In her masterful book, Advent: The Once and Future Coming of Jesus Christ (2018) Fleming Rutledge, Episcopalian priest and theologian, calls us to Advent not simply out of habit or out of a desire to be “high church.” [To the latter point, can we stop acting like Advent is simply a high church thing?] Instead, she invites to us to appreciate Advent as poingantly and prophetically relevant to the present witness of the church.
Advent is a waiting. It is a call to patience. It is light piercing darkness. In a word, it is apocalypse—it is a revealing of that which was once hidden. Advent is three tenses in one event for the life of the church. In history, it was a building up to the breaking in of the Christ child. For our future, it is a looking ahead to the apocalyptic unveiling of our Lord’s second coming.
And it is us in the present. Bombarded by innumerable forces demanding our attention, we take the counter-cultural posture of watching and waiting. We wait for the second advent of our Lord. The Holy Spirit knits hope into our individual and collective hearts. Patience, not effectiveness, becomes our driving force. No programming or strategy sessions will quicken or delay our Lord’s second coming.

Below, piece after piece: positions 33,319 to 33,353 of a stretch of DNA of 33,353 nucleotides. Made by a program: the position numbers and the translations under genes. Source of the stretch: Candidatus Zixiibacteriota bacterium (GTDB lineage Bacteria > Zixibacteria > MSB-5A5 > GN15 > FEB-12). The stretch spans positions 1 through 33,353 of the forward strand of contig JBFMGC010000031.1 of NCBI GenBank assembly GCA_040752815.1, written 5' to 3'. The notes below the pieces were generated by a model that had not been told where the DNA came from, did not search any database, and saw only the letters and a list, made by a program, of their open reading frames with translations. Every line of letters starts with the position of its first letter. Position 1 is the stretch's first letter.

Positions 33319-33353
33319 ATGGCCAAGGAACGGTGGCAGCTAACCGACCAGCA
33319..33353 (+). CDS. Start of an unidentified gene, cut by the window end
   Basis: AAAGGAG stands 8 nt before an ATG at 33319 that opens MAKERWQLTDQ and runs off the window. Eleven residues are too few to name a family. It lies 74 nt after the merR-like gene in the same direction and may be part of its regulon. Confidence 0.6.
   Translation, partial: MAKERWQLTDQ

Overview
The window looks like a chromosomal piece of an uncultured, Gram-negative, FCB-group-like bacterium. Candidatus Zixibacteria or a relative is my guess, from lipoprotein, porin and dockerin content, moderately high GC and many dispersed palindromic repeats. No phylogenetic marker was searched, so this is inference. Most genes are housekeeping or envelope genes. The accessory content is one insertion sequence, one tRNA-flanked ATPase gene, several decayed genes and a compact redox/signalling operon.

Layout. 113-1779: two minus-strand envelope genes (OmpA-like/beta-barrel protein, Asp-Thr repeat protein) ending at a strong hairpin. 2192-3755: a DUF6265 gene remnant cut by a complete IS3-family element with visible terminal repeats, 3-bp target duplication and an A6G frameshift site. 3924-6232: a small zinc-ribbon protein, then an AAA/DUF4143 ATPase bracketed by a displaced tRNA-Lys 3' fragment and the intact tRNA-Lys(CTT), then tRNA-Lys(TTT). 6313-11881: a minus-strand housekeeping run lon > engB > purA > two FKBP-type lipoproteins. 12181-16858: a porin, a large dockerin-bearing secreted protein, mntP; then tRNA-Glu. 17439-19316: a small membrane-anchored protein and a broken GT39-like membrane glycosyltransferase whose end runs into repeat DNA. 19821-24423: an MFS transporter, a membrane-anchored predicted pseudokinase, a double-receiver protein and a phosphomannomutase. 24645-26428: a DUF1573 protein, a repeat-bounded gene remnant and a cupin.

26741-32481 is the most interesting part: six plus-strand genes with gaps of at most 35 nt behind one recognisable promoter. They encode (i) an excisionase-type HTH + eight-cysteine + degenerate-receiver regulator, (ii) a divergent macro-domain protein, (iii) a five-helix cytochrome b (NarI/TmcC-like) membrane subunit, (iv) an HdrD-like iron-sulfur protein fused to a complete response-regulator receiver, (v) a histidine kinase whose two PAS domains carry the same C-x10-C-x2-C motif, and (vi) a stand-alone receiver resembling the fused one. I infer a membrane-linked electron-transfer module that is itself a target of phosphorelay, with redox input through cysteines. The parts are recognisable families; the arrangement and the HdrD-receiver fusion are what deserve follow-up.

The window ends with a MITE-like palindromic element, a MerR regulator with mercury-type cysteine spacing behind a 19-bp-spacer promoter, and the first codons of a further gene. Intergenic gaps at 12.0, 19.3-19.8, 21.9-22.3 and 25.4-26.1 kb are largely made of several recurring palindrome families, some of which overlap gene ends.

We are helpless for the one who is our Help. We are powerless for the the one who is the source of kingdom Power. We are uncentered by the One who is the Center of the cosmos.
Advent reminds us of the two levels of lights that have animated Christianity—the upper lights of heaven and the lower lights of earth. Advent is the lighting of our lower candles by the upper ones. It is the light of John’s gospel (1:5) that the darkness could not (and cannot) vanquish.
For those who want to bypass Advent because they feel we already know “the rest of the story,” you do so at your peril. Advent is not simply a church tradition nor is it just an act accomplished 2000 years ago with a cast of shepherds, angels and wise men. Advent is a prophetic posture and witness that looks into the darkness, shines the light, and proclaims peace to all. Advent looks at a broken world and maintains belief in goodness, hope, and beauty. Advent is grounded in the character of God and invites us to find our lives likewise.
May our lower lights, as dim as they are, shine light in our world. Holy Spirit, invite us to ponder anew the inbreaking our hearts long for when faith gives way to sight and light is not needed because you are our light (Rev. 22:5).